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Owner of Jack’s Boathouse faces legal battle over property rights
Jack’s Boathouse has been renting out kayaks from the Georgetown waterfront for nearly 70 years, but a legal battle is beginning to develop over the rights to the property—and the current operator of Jack’s is alleging that the National Park Service (NPS) has made a deal with a major competitor.
Last December, the NPS informed the owner of Jack’s, Paul Simkin, that the lease would not be renewed at the end of January. A flood of public outcry, including petitions to city officials and a support group on Facebook, has temporarily suspended Jack’s’ closing.
On Jan. 18, the NPS released a Request for Qualifications, seeking new ownership for the property.
“The existing operator, Jack’s Boathouse, will be allowed to compete for the contract and remain in place until the contract has been awarded,” reads the RFQ. “The NPS is committed to protecting park resources and providing access to outdoor recreation, and a concession contract will ensure that the nation receives fair compensation for commercial ventures inside this national park.”
Simkin is angry that the NPS is acting—in his view—as though it can give away his business. “They’re going to put this out to bid, and they’re asking me to bid on my own company,” Simkin said. “They put a thing out that had all of my trade information, asking me to bid against myself.”
Besides being forced to bid against himself, Simkin does not believe the NPS is operating on a level playing field.
“With the Parks Service, it’s weird because it’s almost one hundred percent subjective,” Simkin said, “meaning you can give them the best information, and they can think, ‘We just choose not to use you, and we don’t have to tell you why.’”
Simkin alleges that there may be collusion between Deputy Associate Regional Director for NPS Steve LeBel and other potential bidders for the property. “[LeBel] seems to have some agenda,” Simkin said. “It might even be a sweetener deal for an organization like Guest Services.” Guest Services runs concession stands at the National Mall, as well as Thompson’s and Fletcher’s Boathouses.
NPS Associate Regional Director for Communication Jennifer Mummart denied Simkin’s allegations. “The National Parks Service has absolutely no preconceived notion of who will operate the boathouse under a concessions contract,” Mummart said. “It could just as easily be the existing operator as it could be a new operator.”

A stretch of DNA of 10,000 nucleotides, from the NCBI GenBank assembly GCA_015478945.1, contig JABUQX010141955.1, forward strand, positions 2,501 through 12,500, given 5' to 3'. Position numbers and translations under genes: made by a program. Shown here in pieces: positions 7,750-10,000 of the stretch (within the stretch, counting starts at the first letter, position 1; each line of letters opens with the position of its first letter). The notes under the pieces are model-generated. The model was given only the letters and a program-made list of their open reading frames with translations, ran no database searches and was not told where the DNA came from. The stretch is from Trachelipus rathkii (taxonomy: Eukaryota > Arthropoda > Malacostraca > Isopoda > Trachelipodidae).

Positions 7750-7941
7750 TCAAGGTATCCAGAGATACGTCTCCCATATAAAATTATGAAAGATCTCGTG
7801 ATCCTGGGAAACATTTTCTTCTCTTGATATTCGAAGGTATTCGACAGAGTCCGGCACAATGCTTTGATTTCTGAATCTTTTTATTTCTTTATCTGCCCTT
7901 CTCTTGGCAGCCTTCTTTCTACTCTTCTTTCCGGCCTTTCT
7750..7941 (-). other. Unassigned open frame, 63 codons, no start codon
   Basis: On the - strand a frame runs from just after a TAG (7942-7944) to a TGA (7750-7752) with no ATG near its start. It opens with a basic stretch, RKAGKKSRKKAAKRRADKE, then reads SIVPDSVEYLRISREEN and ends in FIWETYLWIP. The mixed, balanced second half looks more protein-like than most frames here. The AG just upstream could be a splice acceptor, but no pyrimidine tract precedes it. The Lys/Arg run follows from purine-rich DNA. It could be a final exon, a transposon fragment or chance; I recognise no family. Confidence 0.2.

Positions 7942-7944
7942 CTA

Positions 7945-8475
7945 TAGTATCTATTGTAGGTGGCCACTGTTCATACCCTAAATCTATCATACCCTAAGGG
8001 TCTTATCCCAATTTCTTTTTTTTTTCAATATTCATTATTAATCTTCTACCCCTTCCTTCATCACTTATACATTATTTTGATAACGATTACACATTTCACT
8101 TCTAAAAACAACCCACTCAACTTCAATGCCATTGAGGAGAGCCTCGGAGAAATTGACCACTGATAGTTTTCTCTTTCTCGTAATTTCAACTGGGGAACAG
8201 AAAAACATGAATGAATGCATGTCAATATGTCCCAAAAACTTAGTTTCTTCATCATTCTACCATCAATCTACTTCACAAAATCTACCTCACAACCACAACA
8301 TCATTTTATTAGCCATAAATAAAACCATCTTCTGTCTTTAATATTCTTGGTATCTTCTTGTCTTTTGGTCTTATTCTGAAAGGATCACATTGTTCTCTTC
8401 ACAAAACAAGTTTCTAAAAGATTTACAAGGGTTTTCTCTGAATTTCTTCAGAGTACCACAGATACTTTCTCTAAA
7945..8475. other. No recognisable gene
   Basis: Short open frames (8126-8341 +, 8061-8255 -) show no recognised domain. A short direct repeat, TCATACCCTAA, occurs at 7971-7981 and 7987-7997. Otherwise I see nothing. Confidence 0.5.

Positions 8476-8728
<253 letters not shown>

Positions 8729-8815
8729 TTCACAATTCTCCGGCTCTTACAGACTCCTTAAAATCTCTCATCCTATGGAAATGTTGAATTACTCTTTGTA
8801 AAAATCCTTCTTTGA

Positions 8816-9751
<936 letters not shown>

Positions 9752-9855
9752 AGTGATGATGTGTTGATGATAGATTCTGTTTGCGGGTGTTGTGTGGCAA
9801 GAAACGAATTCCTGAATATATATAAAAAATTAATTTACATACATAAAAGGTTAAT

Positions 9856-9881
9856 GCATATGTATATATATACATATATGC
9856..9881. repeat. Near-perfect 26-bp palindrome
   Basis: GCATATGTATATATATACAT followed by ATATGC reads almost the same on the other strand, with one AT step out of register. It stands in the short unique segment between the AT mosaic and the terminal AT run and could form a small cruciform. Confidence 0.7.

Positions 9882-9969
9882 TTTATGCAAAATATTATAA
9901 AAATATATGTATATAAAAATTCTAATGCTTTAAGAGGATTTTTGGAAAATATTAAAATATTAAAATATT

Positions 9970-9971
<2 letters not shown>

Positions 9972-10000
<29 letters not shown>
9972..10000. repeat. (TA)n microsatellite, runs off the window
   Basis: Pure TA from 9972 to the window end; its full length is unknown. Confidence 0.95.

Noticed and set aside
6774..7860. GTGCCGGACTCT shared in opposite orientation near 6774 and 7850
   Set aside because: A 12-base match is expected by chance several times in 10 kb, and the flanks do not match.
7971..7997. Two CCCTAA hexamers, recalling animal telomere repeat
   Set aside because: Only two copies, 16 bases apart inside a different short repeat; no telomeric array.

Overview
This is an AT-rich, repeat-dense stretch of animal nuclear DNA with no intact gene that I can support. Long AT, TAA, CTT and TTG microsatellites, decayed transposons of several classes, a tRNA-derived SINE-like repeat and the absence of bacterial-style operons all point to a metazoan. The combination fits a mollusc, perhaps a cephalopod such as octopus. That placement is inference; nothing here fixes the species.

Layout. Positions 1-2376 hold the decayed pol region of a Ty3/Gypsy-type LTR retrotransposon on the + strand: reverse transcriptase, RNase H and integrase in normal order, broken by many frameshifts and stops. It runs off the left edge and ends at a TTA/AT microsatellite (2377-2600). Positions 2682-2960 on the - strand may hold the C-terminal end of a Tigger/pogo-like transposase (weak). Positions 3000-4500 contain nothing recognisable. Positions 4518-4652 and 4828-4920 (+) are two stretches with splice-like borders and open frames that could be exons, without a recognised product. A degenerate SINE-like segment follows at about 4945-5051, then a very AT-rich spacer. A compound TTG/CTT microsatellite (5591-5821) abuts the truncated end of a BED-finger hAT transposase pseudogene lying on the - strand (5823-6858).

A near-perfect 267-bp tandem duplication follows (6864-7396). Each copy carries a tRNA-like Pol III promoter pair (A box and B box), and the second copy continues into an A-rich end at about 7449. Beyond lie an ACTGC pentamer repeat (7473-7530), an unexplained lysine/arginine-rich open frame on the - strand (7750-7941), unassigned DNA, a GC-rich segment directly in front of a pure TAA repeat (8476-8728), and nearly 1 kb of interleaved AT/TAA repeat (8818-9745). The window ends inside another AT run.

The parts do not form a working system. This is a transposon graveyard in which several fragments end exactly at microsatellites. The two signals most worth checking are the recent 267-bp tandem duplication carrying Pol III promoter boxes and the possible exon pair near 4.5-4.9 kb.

When it came time to renew the lease on the property, NPS discovered that Simkin’s name was not on the lease, requiring the issue of the RFQ to legally issue another contract.
Simkin argues that NPS has no right to issue the lease. “There’s been a finding, at least at this point, that the lease that the Parks Service had had with the city for the land was subject to cancellation if the Parks Service ever amended what was going on there on the river,” Simkin said. “They’ve amended it twice since then, we found out, so that means that it’s reverted back to the city’s control and ownership, yet they’ve been acting as if they’ve been the landlord.”
With a legal battle on the horizon, Simkin is beginning to get nervous. “I’m just a mom-and-pop operation here, but I know that there’s going to be a fight,” he said. “It’s an unfortunate one that didn’t have to happen.”
Although Jack’s is closed during the winter, preparations for the warmer months need to begin. “The bottom line is they are just killing me. I have to start hiring folks and buy boats and all that, and I am just paralyzed,” Simkin said. “Here we [Jack’s] are doing well, and big brother, or city hall, or whoever you want to call it, decides they’d rather give it to someone they’re friends with.”